“I don’t know if I’m the one (to break the streak), but I’ve taken it upon myself to say we’re not going to go around and have uncontested races anymore — it’s absolutely insane,” Piper said Saturday. “In 2020 there were 50 races that went to Republicans because they were uncontested, and that’s not OK, and I’m not gonna do it anymore. And I want people to understand that people like me — who aren’t rich, who aren’t wealthy, who don’t have connections — can stand up and say if no one else will do it, I’ll do it.”

Record fundraising

That hasn’t stopped Piper from making plenty of new connections though. Already Piper has leveraged a sophisticated, modern campaign to build a fundraising apparatus that could set a new precedent for Democratic candidates who have struggled to gain a financial foothold in rural state races.

With a year to go until the election, filings with the Missouri Ethics Commission show that Piper has already amassed more campaign contributions during a single election cycle — over $57,000 — than any Democrat running for state representative in the region since at least 2000, and by the election in November 2022, will likely blow past any Republican candidate’s total during the same timeframe.

The filings indicate the vast majority of Piper’s campaign funds have come from small-dollar donations from individuals, many in the $10-30 range, and most from outside the district she’s running to represent.

Instead, Piper has tapped into a national network of campaign resources set up to help advance progressive candidates and connect them with left-leaning donors from across the country.

For example, one of the tools Piper’s campaign has made use of, MEC filings indicate, is Bluebonnet Data, a nonprofit that recruits and trains staff in politics-oriented data analysis, and pairs them with progressive campaigns across the country at any level.

The nationwide, individual fundraising strategy was ultimately necessary, Piper said, “because I’m poor, and I don’t know rich people.”

“And that’s God’s honest truth,” she said. “And that’s what keeps a lot of people like me out of politics, because you have to raise money. The first thing they tell you is ‘rolodex yourself.’ Rolodex who? Who am I gonna talk to that has money?”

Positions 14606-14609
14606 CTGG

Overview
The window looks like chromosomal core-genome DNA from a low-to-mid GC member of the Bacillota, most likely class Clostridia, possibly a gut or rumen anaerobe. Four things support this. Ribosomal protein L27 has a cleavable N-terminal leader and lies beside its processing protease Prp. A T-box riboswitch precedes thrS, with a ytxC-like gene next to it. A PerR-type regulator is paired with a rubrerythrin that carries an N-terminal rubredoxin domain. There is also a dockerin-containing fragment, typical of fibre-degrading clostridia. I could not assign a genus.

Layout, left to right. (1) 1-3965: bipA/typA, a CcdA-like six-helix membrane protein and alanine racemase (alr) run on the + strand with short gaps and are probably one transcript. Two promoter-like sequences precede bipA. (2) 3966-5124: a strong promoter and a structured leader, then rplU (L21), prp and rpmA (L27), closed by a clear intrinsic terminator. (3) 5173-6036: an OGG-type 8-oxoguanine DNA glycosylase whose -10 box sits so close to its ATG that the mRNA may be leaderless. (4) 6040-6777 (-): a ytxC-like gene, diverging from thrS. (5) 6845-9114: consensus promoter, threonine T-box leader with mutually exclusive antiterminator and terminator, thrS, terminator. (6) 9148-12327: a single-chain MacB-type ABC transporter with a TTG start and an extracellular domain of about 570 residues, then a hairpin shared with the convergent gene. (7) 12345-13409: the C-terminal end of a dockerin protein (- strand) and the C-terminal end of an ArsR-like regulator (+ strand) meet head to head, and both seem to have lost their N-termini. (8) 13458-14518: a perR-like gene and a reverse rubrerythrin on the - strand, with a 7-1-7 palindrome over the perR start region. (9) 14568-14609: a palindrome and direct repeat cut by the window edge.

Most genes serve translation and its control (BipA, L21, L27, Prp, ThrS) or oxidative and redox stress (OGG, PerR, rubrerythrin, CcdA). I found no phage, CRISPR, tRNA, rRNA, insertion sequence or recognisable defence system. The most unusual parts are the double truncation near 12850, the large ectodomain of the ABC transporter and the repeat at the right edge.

The nationwide contributions are facilitated through ActBlue, an online platform that processes donations for Democratic campaigns and reports individual contributions to campaign finance officials like the MEC. A key part of ActBlue’s appeal to candidates is the platform’s recurring contribution feature, which allows donors to keep giving money each month to campaigns or causes they designate.

And to get her message in front of donors in the first place, MEC filings indicate Piper’s campaign has used companies like Grassroots Analytics, which collates databases of left-leaning Americans and political donors and provides them to campaigns to target for fundraising.

While those strategies aren’t new for federal races or for statewide office, Piper is breaking new ground for a rural state representative race in Missouri — and so far, the experiment has been an unprecedented success: In the last quarter alone, Piper’s campaign drew in more than $17,000 from individuals living in 39 states and the District of Columbia.

“I have people that donate a dollar a month, five dollars, 20 — getting those across the country has made a huge difference,” Piper said. “I couldn’t self-fund, and I couldn’t ask anybody for money, so this is how we’re doing it.”